Most of the time nostalgia waltzes in of its own accord, like a sizzling waft of the neighbor’s barbecue, but sometimes I get this curious itch to seek out a particular time from my past. I’m not sure “time” is the right word. It’s usually an object, a song, a place or a person, but it brings me back to a particular time and, more importantly, a particular feeling. By no means am I one to dwell in the past, but I think revisiting these feelings is important. It’s easy to surround ourselves with certain situations and get lost in familiar patterns, sometimes losing sight of what got us there along the way. The memories might be painful, joyous, sad or exciting, but they are part of us nonetheless. Accessing those experiences is, I believe, a way to keep ourselves connected to all the different facets of ourselves and deepen our wisdom.
This morning I saw a link on twitter to a celebrity’s favorite old building in Hollywood. Immediately I got a little excited hoping it was the same as my favorite building, the one I resided in for the better half of 2006: the Villa Carlotta. Alas, Moby’s favorite building is the 7th Day Adventist Church, but at this point my synapses had started firing and they weren’t about to stop. A flood of memories came rushing into my brain. The incredibly serendipitous way I got the apartment in the first place (people have been on the waiting list for years to get a spot) and the fact that I leased it from one of the celebrity carpenters on Trading Spaces, so it had all the latest appliances and was pretty nicely furnished. I began to wonder if there are still tiny bb pellets in the cracks of the aging floorboards. I had a birthday party where I was generously gifted my very own bb machine gun. The night started off innocently enough, with tentative and willing victims standing far from their shooter, and getting carefully pelted with equal parts pain and excitement. As the night wore on, however, let’s just say “don’t try this at home kids!”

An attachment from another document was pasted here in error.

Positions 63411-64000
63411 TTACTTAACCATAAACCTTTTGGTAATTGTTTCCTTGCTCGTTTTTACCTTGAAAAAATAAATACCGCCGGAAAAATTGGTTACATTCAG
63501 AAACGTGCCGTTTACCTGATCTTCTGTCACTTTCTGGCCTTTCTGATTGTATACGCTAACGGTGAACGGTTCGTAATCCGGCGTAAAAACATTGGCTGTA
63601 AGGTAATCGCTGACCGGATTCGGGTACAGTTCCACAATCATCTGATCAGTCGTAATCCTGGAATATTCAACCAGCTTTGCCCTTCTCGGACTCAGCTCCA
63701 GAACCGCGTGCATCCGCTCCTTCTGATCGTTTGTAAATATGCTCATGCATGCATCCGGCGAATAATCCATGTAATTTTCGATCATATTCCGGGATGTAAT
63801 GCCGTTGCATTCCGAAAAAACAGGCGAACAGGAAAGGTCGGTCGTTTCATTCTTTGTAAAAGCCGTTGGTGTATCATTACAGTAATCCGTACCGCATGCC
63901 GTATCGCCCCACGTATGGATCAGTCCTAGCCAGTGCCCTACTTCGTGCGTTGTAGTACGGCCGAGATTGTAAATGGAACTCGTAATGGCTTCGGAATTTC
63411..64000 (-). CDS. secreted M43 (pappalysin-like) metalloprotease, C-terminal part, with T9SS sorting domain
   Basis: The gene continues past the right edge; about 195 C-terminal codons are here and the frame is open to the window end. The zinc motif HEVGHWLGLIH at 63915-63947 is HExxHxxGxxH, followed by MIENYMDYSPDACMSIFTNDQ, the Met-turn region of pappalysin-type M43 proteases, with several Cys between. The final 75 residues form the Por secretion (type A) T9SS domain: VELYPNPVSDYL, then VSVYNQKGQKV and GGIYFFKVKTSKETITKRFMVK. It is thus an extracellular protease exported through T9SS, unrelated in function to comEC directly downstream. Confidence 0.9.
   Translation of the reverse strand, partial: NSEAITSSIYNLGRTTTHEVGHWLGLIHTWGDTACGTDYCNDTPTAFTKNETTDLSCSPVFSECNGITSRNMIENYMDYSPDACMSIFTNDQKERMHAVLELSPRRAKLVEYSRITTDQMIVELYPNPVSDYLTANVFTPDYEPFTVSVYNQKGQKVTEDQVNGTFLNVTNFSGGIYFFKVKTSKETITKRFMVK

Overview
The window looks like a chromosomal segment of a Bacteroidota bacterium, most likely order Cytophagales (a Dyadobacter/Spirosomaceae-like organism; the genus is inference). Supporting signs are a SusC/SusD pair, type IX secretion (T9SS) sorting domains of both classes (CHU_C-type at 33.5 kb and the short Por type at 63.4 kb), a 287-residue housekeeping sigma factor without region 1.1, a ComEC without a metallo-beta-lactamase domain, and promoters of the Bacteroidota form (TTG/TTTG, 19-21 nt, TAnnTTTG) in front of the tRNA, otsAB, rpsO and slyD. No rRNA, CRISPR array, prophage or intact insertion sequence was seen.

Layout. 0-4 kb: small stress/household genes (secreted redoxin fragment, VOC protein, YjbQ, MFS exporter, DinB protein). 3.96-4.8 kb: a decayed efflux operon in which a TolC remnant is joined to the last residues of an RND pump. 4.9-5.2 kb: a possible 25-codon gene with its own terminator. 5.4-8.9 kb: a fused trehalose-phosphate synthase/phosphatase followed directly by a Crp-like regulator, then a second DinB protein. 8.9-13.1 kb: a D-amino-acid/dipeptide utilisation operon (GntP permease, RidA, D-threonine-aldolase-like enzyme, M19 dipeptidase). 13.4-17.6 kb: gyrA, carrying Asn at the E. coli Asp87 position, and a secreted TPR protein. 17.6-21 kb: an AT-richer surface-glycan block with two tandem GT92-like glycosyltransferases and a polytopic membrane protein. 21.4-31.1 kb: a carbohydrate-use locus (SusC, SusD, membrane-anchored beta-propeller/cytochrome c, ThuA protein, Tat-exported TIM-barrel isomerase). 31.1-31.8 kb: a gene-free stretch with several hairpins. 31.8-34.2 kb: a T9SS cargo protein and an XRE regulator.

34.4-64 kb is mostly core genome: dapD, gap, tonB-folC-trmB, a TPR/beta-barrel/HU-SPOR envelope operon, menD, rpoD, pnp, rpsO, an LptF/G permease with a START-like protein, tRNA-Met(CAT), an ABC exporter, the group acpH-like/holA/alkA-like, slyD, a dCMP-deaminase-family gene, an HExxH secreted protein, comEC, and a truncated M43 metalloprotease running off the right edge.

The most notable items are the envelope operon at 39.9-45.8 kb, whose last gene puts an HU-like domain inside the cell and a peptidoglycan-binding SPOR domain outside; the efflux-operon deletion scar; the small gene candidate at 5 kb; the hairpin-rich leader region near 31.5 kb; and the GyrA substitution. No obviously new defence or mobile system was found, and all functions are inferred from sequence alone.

When I moved in, the previous tenant (a cool young German writer who I became friends with and was working for Michael Bay, I wonder what he’s up to…) warned me about the neighbor below being a grumpy old curmudgeon who complained about stomping and too much noise. So before I had aforementioned birthday party, I slid a little card under his door warning him of the event and letting him know to call me if anything bothered him; basically an advanced apology. Even before the night came, he wrote me a note thanking me for my gesture and encouraging me to enjoy my party. From that experience, I learned that most of the time, grumpy old curmudgeons just want to feel considered and treated like human beings; and for the most part, there’s no such thing as grumpy old curmudgeons, just lonely people who want to feel cared for and considered.